BetterLawNotes-5 (2)


In order to be able to rely on a written provision, it must be shown that the provision was incorporated into the contract in the first place. Put another way, it must be shown that the particular provision was a term of the offer.

Signed documents

where the provision is contained in a contractual document signed by the defendant, the defendant will generally be bound by that provision whether or not he actually read the provision.

L’Estrange v Graucob [1934] 2 KB 394

The claimant ran a cafe and wanted to buy an automatic cigarette machine from the defendant. She signed a document headed ‘Sales Agreement’ which contained, in small print, a clause which excluded, inter alia, any implied warranties. The claimant signed the document without reading it. The claimant alleged that the machine subsequently supplied by the defendant was defective and sought, inter alia, damages for breach of an implied warranty that the machine was reasonably fit for the purposes for which it was required. The defendant sought to rely on the clause in the Sales Agreement excluding implied warranties. The claimant argued that she should not be bound by the exclusion clause because: when she signed the Sales Agreement, although she thought it was an order form she had no clear idea what she was signing; the defendant had not drawn her attention to the small print; and, she had not known of the clause now relied on by the defendant. The Divisional Court held that the claimant was bound by the clause.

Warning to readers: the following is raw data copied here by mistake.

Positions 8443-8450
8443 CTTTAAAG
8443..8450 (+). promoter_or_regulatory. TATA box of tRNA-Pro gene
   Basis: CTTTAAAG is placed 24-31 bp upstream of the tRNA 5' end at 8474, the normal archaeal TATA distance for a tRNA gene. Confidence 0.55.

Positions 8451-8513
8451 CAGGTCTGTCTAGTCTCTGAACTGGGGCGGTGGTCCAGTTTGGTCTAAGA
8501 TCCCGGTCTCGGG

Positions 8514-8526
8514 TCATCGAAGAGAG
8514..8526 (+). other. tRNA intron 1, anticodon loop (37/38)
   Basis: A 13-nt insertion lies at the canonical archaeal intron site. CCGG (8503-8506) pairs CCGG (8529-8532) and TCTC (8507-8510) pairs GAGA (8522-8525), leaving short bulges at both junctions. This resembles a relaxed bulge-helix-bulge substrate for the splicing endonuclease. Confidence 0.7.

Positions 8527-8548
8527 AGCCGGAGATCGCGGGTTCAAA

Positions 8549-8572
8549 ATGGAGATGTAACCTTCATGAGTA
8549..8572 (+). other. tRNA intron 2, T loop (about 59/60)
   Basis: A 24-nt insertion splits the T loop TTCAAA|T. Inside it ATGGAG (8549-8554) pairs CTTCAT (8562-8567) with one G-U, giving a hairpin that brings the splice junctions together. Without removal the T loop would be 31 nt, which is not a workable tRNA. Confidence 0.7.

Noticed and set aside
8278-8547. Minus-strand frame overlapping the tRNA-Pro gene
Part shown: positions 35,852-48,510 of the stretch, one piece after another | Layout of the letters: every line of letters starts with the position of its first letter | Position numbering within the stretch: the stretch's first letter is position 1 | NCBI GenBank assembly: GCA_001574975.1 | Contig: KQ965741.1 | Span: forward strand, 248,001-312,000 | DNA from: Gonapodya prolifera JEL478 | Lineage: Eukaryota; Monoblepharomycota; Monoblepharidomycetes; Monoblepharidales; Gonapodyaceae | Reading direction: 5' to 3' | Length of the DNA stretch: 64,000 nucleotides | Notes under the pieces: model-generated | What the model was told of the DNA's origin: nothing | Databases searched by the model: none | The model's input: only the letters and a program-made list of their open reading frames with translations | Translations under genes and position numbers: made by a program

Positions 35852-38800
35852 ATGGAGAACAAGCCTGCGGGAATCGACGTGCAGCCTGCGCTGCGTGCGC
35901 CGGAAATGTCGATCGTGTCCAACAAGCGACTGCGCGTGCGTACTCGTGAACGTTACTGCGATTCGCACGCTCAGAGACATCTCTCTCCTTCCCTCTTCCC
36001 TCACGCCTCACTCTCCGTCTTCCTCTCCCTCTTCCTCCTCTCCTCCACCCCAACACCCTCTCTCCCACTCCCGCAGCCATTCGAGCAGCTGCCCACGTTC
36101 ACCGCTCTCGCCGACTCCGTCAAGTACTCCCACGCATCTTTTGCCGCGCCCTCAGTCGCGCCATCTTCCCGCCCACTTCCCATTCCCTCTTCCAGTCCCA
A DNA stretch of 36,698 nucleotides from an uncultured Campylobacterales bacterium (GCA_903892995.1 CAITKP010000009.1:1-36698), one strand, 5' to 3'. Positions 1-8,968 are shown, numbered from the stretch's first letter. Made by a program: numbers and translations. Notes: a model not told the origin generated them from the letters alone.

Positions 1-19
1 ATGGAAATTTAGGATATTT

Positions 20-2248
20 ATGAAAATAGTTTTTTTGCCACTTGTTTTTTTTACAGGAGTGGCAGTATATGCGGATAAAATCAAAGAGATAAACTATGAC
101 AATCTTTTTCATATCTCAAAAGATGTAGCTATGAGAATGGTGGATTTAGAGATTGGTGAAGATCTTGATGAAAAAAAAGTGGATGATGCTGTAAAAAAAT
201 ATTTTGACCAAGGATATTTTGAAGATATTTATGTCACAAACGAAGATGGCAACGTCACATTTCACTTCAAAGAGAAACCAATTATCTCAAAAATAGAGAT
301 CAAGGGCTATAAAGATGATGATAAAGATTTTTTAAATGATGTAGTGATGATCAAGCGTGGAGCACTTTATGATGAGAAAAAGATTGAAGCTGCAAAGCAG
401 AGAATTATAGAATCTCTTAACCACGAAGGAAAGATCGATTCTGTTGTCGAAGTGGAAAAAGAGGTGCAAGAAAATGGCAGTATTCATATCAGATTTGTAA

‘When a document containing contractual terms is signed, then, in the absence of fraud, or, I will add, misrepresentation, the party signing it is bound, and it is wholly immaterial whether he has read the document or not.’

Scrutton LJ at 403.

Grogan v Meredith [1996] CLC 1127

C claimed damages from D in respect of machinery hired out by D to T under the terms of a written hire agreement. At the end of the first and second weeks, T’s site manager signed a timesheet at the bottom of which was printed ‘All hire undertaken under CPA conditions’. One of the CPA conditions, which had not been specifically incorporated in the written hire agreement, entitled D to an indemnity from T in respect of damages payable to C. Held: the relevant CPA condition had not been incorporated into the contract between D and T.

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